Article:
And of course, join us!  Like our Facebook page (‘Warwick Anti-Casualisation’) and help us fight against insecure working conditions, and come along to our next organising meeting. It’s only by keeping up the pressure that we will make progress!

More STP problems: pay withheld from teachers at Warwick

This term has seen the implementation of the University’s new Sessional Teaching Payroll (STP) system, yet it is already off to a rocky start.

Hourly-paid teachers, who are the main point of contact for students, are being forced into financial difficulties by an unfair payment system. Teachers that began teaching in October will not receive any payment for their work until the 26th of November, meaning that they will have to work for 7 or 8 weeks before being paid. This is because the STP stipulated that timesheets had to be submitted by the 6th of October in order for teachers to be paid by the 26th of October. The problem with this is that the 6th of October marked the start of term, meaning that many teachers had not even begun teaching at that point!

In response to this, the University College Union (UCU) complained to the STP team, pointing out the unfairness of this system. As a result of this lobbying, the STP team agreed to allow teachers to apply for ‘Hardship Advance Payment’ (a ridiculous name, considering that our ‘hardship’ is being caused by the University’s unwilling to pay us our wages) which would allow them to receive some of the money that they are owed before the 26th of November. However, the amount of money available to each teacher was limited to just £100. For many teachers, some of whom have families to support, this is a meagre sum of money to live on until the end of November. To make matters worse, the STP team has given teachers only one week to submit claims for Hardship Advance Payment, with a deadline of Monday 30th of October. In addition, the procedure to submit a payment claim has not been properly publicised. No email has been sent around to inform teachers of the coming delay in their remuneration. For those interested, the payment claim form can be found hidden away in the Human Resources website next to a short explanation: https://www2.warwick.ac.uk/services/humanresources/internal/payroll/stp/announcements/?newsItem=8a17841b5f2acca4015f48dc9a9a68ee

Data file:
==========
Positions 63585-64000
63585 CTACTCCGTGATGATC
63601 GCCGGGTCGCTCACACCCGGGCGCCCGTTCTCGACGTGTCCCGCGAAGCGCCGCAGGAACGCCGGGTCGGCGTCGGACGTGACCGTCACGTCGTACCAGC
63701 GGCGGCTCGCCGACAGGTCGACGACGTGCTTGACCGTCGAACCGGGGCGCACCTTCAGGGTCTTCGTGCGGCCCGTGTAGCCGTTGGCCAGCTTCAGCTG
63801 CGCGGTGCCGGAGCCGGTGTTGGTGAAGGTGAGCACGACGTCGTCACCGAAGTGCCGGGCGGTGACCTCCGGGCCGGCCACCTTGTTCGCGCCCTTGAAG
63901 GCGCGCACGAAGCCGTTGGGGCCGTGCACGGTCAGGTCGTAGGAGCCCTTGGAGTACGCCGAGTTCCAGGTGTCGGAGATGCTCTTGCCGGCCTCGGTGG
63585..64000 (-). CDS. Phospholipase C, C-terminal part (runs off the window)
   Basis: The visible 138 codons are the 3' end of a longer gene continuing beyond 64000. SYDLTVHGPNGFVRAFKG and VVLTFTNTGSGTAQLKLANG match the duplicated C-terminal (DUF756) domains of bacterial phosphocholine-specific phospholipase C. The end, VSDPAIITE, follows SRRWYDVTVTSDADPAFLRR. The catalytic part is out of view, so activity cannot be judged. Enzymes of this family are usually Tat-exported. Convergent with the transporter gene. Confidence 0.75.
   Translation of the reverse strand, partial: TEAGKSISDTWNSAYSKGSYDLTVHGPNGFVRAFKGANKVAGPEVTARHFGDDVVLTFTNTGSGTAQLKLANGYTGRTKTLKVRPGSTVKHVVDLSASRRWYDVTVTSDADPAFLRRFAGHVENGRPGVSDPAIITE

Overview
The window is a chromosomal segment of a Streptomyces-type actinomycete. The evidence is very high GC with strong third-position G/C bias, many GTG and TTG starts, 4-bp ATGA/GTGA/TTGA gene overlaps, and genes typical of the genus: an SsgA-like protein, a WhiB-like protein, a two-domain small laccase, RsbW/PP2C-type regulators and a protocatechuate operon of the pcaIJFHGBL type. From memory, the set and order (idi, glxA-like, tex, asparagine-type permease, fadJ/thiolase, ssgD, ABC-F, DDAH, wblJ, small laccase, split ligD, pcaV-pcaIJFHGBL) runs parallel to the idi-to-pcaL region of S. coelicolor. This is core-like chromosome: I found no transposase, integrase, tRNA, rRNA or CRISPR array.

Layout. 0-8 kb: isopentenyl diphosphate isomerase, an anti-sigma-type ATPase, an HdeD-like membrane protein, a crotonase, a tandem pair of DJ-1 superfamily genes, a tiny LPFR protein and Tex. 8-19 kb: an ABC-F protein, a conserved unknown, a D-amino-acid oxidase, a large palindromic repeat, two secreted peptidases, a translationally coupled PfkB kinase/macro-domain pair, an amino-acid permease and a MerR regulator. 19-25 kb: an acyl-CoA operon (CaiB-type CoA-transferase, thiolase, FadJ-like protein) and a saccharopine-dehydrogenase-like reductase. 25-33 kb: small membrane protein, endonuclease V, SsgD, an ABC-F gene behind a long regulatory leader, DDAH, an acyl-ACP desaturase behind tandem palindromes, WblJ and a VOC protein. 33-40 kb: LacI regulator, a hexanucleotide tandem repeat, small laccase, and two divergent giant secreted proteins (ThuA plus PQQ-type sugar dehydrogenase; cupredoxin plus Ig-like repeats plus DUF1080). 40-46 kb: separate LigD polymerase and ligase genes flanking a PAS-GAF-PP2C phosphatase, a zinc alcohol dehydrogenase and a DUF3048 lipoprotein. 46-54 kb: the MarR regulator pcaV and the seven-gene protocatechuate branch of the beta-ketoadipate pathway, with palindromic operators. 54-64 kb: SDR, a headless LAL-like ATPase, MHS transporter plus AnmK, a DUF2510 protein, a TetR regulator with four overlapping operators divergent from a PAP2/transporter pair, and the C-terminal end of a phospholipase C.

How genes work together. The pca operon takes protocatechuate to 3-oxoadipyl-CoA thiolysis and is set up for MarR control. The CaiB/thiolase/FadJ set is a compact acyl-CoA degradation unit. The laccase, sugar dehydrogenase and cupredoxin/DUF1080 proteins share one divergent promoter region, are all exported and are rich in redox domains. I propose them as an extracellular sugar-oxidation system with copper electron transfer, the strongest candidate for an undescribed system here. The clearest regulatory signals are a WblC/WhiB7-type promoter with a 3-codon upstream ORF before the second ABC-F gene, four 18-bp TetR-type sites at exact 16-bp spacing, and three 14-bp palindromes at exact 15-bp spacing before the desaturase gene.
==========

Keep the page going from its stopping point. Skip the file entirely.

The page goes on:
This particular issue with the rollout of STP is only one of many. From what we can gather, all hourly-paid teachers in the History department have yet to be issued contracts, a situation that puts them in a position of utmost arbitrariness with regard to their working conditions. In addition, there are huge problems with regard to the remuneration of marking hours in the English department, and there is a total lack of transparency in the advice and feedback hours for teachers in the Politics department.

We would like to encourage all hourly-paid teachers to write to the STP office at the Human Resources department to complain about this outrageous mismanagement of our wages and disregard for our working conditions: stp@warwick.ac.uk. Feel free to CC your Students’ Union Postgraduate Officer (postgrads@warwicksu.com) and the UCU’s anti-casualisation representatives (anticasualisation@warwickucu.org.uk). In addition, we would also like to encourage you to join UCU if you have not already (it is free!): https://www.ucu.org.uk/join. And of course, join us! Like our facebook page and help us fight against insecure working conditions.